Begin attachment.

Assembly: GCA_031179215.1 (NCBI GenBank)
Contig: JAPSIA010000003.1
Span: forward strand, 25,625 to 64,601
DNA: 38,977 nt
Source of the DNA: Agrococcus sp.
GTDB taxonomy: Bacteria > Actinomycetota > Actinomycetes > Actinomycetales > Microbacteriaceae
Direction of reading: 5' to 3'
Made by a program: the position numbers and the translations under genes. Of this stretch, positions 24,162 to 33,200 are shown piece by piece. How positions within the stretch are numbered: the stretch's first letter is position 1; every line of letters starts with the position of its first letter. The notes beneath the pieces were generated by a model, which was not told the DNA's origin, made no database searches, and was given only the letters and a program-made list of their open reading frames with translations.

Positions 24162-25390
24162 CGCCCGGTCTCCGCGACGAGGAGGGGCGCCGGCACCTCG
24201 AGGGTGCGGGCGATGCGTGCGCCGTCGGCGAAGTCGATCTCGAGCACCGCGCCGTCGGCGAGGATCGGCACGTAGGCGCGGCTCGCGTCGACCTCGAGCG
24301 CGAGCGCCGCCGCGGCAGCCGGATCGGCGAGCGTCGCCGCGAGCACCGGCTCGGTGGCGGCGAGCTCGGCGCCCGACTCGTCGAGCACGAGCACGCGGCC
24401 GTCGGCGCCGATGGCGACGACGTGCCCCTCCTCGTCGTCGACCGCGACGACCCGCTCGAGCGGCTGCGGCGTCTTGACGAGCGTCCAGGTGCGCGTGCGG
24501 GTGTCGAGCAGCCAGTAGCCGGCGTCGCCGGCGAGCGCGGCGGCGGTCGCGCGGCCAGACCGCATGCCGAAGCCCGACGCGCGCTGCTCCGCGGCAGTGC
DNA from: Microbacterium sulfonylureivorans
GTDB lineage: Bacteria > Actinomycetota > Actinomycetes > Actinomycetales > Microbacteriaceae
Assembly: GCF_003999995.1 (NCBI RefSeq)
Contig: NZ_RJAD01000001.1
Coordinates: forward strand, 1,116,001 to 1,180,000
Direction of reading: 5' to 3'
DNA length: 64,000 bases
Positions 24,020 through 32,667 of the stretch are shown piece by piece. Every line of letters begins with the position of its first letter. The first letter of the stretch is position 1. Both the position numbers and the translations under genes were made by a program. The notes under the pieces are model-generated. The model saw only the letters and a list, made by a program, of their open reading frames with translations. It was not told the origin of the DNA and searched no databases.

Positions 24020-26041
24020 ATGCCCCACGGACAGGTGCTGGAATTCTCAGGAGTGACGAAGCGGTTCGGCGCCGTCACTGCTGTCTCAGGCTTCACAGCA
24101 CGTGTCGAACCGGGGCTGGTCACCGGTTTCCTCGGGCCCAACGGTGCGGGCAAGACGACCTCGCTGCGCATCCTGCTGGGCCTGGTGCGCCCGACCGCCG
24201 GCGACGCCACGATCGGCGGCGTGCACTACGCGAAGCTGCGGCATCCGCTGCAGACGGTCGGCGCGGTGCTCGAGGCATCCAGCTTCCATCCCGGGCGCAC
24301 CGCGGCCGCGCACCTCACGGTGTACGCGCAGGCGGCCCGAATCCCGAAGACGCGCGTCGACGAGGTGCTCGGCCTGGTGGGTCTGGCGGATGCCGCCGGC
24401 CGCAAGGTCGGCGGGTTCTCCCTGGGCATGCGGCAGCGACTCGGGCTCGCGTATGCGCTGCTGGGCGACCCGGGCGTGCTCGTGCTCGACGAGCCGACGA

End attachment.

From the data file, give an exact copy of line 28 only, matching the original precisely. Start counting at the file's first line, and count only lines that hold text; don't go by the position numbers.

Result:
24401 CGCAAGGTCGGCGGGTTCTCCCTGGGCATGCGGCAGCGACTCGGGCTCGCGTATGCGCTGCTGGGCGACCCGGGCGTGCTCGTGCTCGACGAGCCGACGA